Either number represents a target opportunity to any ransomware gang that is nearly impossible to ignore. If properly exploited CVE-2019-7192 allows authentication protocols to be bypassed, CVE-2019-7194 allows for the inserting of malicious code via the app’s PHP session, and CVE-2019-7195 allows for the installation of a web shell on unpatched devices.
It is important to note that the vulnerabilities received a patch in November 2019. QNAP released an advisory which provides information on how to patch devices if they have not been patched already as well as other security information to help prevent further attacks. As there has been a spike in ransomware related activity targeting NAS devices attempting to make use of the flaws discussed above, owners of such devices are advised to disconnect their devices if they are unable to patch right away. Further, it is advised that user passwords are changed as the ransomware gang has been known to use brute-force attacks in order to gain access to the hard drives.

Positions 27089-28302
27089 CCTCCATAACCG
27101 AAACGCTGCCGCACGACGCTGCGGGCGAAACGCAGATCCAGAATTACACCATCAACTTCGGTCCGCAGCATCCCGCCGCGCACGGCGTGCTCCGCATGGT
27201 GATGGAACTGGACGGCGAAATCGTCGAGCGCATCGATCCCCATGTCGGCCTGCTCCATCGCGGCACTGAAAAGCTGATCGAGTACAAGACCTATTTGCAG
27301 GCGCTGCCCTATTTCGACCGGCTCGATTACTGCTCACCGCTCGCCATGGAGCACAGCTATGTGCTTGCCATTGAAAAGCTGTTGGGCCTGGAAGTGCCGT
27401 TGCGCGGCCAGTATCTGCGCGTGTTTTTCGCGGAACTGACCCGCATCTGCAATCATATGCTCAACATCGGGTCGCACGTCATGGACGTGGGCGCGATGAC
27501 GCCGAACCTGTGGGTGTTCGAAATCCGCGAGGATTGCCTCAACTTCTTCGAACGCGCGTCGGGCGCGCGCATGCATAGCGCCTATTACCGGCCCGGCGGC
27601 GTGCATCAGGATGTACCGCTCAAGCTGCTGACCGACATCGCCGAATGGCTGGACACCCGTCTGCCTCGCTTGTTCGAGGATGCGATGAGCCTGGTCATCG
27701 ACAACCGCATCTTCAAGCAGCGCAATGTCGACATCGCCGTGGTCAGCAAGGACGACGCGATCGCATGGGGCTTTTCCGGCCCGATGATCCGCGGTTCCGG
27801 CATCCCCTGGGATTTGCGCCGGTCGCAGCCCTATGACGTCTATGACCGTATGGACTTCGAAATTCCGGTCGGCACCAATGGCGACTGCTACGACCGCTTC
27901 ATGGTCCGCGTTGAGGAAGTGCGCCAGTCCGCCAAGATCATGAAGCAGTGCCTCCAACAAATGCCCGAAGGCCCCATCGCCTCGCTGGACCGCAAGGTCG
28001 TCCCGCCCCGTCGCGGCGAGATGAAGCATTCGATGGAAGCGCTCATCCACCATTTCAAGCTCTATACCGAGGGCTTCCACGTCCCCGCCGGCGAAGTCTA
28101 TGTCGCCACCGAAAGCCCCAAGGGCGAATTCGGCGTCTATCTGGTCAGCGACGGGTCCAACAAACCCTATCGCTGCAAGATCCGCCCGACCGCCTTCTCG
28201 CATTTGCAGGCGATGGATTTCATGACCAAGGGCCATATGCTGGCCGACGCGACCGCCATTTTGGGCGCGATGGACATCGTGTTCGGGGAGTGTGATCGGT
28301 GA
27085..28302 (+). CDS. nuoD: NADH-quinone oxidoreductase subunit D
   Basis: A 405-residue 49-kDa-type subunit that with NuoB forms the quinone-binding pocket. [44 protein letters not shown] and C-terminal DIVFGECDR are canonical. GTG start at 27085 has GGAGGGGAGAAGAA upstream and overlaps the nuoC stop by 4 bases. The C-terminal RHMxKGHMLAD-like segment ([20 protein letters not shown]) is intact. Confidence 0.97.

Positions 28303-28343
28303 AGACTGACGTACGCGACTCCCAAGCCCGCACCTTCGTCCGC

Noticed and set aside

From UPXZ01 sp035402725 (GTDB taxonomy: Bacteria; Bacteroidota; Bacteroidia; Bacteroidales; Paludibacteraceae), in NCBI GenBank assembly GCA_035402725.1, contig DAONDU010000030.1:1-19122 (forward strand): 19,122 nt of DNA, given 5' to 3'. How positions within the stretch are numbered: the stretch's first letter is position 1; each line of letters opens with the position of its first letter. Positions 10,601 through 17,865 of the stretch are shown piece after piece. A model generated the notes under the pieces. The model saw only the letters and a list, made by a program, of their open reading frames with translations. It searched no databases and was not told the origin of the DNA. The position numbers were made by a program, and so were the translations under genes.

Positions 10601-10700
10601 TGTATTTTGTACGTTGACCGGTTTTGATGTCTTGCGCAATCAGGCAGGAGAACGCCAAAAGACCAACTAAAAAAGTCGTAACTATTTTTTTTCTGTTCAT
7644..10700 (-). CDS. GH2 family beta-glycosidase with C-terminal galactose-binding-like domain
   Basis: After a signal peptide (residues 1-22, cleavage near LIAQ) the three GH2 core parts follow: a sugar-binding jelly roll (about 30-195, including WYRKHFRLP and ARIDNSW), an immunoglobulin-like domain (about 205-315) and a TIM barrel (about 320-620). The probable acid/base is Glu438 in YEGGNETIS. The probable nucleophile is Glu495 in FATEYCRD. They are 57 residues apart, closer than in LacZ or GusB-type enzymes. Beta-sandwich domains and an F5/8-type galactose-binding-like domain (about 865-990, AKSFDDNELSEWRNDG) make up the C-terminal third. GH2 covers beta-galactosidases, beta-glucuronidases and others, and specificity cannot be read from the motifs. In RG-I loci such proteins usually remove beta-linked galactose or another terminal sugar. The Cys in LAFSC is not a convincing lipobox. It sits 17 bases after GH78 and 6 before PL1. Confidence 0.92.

eCh0raix activity has been on the quiet side since a freely available decryptor was made available in August 2019. While on the quite side they never disappeared, even developing a newer version of the ransomware which is yet to be decrypted, making it even more vital for owners of targeted devices to install the already released patch. Another reason for the group's decline in activity may be as a result of fierce competition between ransomware gangs which target NAS devices. The competition includes Muhstik and QSnatch both of which have developed reputations for encrypting data on QNAP NAS devices. QSnatch in particular pulled off an attack that infected approximately 7,000 devices in Germany alone. Competition amongst rival ransomware gangs is becoming fiercer, especially amongst those with unique targets and tactics for targeting those targets. eCh0raix, named due to string found in the code, has historically used two main methods of distribution, namely the scanning for vulnerable devices and brute-force attacks in order to gain access. From recent reports, it appears that the ransomware gang sees no reason to change their tactics.